gurkha village evThe school itself is known as Ekal Vidhyalaya, or one teacher school, where by day the children are taught English, Math and Nepali between the ages of three to ten. During the evening for two hours, they have shakha consisting of reciting prathna, mantras, doing yogasan and khel. The village shikshika was Sita didi, who like everyone involved in Ekal Vidhyalay, voluntarily runs the school along with farming and her daily chores of taking care of her home and family. In the mornings we took Math and English Classes. It was shocking to find that children at the tender age of ten were doing trigonometry with their eyes closed! English classes were amusing to say the least; we had fun teaching them role-plays in English, which they responded very well to. In particular, playing khel (games) was the highlight of their day, as these children don’t only attend school but also help their families by tending to crops, animals and other household chores. It made our day just to see their faces light up when we taught them countless games, which reminded them that they are still kids. Even when the monsoon rain interrupted our khel, we all took cover under the tree house and continued to play. Every night there was Satsang (spiritual & cultural singing) where all the village people came together to sing bhajans, Nepali songs and even do the traditional dance. They were all farmers, who spend their life doing hard labour and live off what they grow, they don’t have much and it was uplifting to see them all sing and dance, and not once did we see their smiles falter. They were so enthusiastic that even we were pulled to join in, and although we tried our best we still believe they were laughing at us as opposed to with us!

For two days during our stay we were joined by other Ekal Vidhyalaya shikshikas (teachers) from other villages who were all young, from the ages of seventeen to twenty. Even though they were either students or working, it was inspiring to see how eager they were about Ekal and their energetic approach to the work. The children are really lucky to have such willing teachers to take this responsibility so open heartedly without expecting anything in return.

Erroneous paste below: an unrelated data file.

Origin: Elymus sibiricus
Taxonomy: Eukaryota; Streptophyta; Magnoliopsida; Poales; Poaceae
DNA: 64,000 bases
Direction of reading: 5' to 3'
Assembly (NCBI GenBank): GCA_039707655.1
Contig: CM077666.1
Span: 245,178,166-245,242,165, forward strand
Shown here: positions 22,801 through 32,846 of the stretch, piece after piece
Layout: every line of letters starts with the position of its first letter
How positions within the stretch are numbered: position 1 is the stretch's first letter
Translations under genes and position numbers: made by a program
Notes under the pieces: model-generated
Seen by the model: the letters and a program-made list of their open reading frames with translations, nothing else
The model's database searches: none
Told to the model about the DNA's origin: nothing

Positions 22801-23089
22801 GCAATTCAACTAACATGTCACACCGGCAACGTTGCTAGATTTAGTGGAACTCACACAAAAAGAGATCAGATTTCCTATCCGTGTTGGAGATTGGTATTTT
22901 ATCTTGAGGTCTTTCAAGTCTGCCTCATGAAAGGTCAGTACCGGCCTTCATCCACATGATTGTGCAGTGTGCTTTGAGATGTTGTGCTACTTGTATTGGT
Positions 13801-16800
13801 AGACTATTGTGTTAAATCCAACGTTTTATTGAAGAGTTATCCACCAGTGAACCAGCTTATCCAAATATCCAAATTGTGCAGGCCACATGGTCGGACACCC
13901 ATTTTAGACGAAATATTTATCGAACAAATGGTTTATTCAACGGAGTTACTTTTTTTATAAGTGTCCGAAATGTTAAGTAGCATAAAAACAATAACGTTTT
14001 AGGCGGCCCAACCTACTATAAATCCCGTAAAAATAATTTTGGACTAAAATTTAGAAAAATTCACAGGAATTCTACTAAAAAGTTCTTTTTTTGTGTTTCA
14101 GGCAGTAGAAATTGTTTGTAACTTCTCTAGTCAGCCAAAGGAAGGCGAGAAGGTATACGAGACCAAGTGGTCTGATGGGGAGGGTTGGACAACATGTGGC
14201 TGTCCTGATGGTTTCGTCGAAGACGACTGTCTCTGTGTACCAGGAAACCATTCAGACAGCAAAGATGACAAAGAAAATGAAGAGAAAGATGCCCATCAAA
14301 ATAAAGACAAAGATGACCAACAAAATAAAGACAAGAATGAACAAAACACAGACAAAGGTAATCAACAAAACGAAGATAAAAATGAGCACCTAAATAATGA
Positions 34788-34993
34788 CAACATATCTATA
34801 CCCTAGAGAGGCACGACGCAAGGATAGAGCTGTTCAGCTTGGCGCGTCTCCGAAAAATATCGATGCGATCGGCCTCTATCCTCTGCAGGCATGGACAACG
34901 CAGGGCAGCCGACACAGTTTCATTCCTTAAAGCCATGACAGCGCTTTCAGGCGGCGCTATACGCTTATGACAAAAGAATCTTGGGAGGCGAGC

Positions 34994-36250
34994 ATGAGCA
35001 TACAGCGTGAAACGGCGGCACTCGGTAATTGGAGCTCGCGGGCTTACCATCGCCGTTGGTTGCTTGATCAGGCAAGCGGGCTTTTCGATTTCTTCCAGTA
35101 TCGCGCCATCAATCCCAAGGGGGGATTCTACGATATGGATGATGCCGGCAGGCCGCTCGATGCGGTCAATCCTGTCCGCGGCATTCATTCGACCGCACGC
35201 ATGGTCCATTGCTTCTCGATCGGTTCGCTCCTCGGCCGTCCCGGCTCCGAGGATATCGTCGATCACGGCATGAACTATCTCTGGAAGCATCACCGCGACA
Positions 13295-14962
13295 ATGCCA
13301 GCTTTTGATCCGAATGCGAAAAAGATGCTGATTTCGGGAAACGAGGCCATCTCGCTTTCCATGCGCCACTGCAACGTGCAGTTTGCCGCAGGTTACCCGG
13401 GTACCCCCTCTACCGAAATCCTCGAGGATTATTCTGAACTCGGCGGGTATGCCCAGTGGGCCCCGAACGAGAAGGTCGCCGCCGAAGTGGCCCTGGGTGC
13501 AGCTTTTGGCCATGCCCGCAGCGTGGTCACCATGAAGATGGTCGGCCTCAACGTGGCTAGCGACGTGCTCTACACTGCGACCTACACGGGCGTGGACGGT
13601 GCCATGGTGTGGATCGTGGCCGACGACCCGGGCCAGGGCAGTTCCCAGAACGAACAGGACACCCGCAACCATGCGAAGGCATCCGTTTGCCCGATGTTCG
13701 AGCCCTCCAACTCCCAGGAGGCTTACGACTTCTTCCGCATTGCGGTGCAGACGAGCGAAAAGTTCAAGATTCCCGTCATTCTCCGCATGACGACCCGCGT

VyayamyogWithin minutes we found ourselves laughing, taking photos and exchanging numbers with them. This can alsoVyayamyog be said for the other village kids who were our age, who were hesitant to even go to school because they wanted to show us the sights of the mountains. Nevertheless we did find time everyday to go somewhere new, and we would all walk around 5km under the strong Nepali sun and humidity, but this was all worth it because the scenery of the Nepal Mountains can’t be compared to anywhere else in the World. It was a whole a new experience sitting on the edge of the peak with our new friends blasting Nepali music! Before we knew it, we were no longer outsiders, but in fact one of them. We were living like them, speaking Nepali with them, eating with them, laughing with them and in the end it became very hard to part with them. It was exactly the same feeling regarding the local karyakartas (workers) who were with us and were all from a different part of Nepal, yet we were all brought together in the name of Ekal Vidhyalay, under the auspices of Jankalyan Pratishthan & Saraswati Vidyalaya/ The Three R’s Education Trust of UK.

by Nandini Shah (Dental Student) & Amrita Patel (Law Student), both members of National Hindu Students Forum – 2011

In the UK the Ekal project in Nepal is undertaken by Saraswati Vidyalaya (SV). SV is the service project of Three R’s Educational Trust with its head office in Nottingham. The address is: Saraswati Vidyalaya, Environment House, 6 Union Road, Nottingham, NG3 1FH, Reg Charity No: 1103125.